HOUSTON (KTRK) -- NOTE: An earlier version of this report suggests that the City of Houston received 135 complaints under the HERO ordinance. The city has received 11 as noted below. The city received 135 discrimination complaints from Houston employees about workplace issues. We regret any confusion it caused.
After a lengthy city council debate and an even longer court battle, Houston's Equal Rights Ordinance is up for a vote next month. You will be asked to decide the future of the law.
Radio ads urging a no vote featuring former Astro Lance Berkman label led it 'the bathroom ordinance' and express concern that the city law could open up women's restrooms, locker rooms and showers to "troubled men."
HERO does not create rights for protected classes of Houstonians to do anything. It allows them to file complaints if they've been discriminated against. HERO requires the Houston Inspector General to work toward a resolution before filing a criminal case. If a case is filed, it is heard in Houston's municipal court.
A section of the law originally carved out a specific right for transgendered Houstonians to use whichever restroom they felt was best, but it was removed during the council debate.
The ordinance does prohibit discrimination against transgendered Houstonians, but Eyewitness News looked deeper at the claims that this could open women's bathroom doors. It has been against the law in Houston to use the opposite sex's bathroom to cause a disturbance for decades.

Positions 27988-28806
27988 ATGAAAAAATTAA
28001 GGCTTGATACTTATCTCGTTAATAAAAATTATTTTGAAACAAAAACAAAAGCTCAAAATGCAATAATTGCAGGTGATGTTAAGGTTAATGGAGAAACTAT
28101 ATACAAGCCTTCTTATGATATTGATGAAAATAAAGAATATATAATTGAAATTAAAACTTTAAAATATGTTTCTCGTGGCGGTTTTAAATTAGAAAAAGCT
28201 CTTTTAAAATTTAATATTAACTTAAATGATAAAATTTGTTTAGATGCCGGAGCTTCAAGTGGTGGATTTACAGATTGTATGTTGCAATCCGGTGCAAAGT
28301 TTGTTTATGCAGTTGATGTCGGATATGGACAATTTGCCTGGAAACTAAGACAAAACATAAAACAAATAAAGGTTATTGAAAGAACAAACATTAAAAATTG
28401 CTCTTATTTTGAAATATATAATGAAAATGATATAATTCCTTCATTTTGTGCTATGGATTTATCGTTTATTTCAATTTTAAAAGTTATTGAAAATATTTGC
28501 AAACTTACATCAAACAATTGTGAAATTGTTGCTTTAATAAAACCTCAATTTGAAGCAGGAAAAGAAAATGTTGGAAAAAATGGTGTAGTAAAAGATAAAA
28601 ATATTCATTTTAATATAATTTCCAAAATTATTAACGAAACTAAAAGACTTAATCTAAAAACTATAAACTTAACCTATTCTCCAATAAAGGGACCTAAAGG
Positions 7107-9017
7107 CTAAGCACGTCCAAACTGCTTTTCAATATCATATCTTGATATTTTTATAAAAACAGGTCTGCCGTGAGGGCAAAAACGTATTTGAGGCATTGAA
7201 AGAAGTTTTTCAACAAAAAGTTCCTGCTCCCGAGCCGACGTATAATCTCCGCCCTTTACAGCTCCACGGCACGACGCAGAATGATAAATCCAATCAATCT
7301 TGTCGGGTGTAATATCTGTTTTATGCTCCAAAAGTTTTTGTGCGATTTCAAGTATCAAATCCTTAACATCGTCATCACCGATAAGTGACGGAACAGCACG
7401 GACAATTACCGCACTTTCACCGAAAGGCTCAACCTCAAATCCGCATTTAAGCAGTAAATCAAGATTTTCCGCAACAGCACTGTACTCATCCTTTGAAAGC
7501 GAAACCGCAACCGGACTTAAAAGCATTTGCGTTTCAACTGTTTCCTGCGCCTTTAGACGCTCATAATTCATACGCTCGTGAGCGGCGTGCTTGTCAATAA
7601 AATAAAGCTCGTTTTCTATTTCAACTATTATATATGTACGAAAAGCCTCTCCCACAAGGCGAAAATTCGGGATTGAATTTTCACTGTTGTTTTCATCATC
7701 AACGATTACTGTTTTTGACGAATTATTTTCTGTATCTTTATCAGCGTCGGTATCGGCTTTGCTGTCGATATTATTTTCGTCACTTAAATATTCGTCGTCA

A City of Houston ordinance passed in June of 1972 says:
It shall be unlawful for any person to knowingly and intentionally enter any public restroom designated for the exclusive use of the sex opposite to such person's sex without the permission of the owner, tenant, manager, lessee or other person in charge of the premises, in a manner calculated to cause a disturbance.
(Code 1968, 28-42.6; Ord. No. 72-904, 2, 6-2-72)
A former Houston City Attorney told Eyewitness News anything other than using the toilet could be characterized as "causing a disturbance."
The law remains in effect. It was most publicly challenged in 1990 when a woman at a George Strait concert used the men's room at the Astrodome. She was charged with violating that section, and according to news accounts at the time, it took a Houston jury just 23 minutes to acquit her. One juror told the New York Times, "She just did what she had to do."
We've asked the city how often the ordinance has been violated. Those numbers are not readily available.
But the city did release statistics on the complaints that have come in to the city since HERO went into effect. Before courts shut down HERO enforcement, only 11 complaints came in. Five were based on Racial Discrimination, five on LGBT issues and the last one on gender-related discrimination.
From 5/28/14 to 9/2/15 the City of Houston received 135 complaints from employees complaining about discrimination at the workplace. They are covered by city rules not the HERO ordinance. Proponents of HERO got that list through a TPIA request. While not a perfect comparison - this is how those complaints break down:
56 percent of the discrimination complaints based on Racial discrimination
17 percent based on Gender
13 percent on Familial Status
5 percent on Sexual Orientation/Gender Identity
The rest are based on age, veteran status, national origin and disability.
Due to the court case stopping HERO enforcement, none of these complaints has made it to court.
A version of the anti-HERO ad currently airing on Houston radio stations will start airing on TV next week.
Election day is November 3.
Anti-HERO ads center on bathroom use, city complaint data shows other problems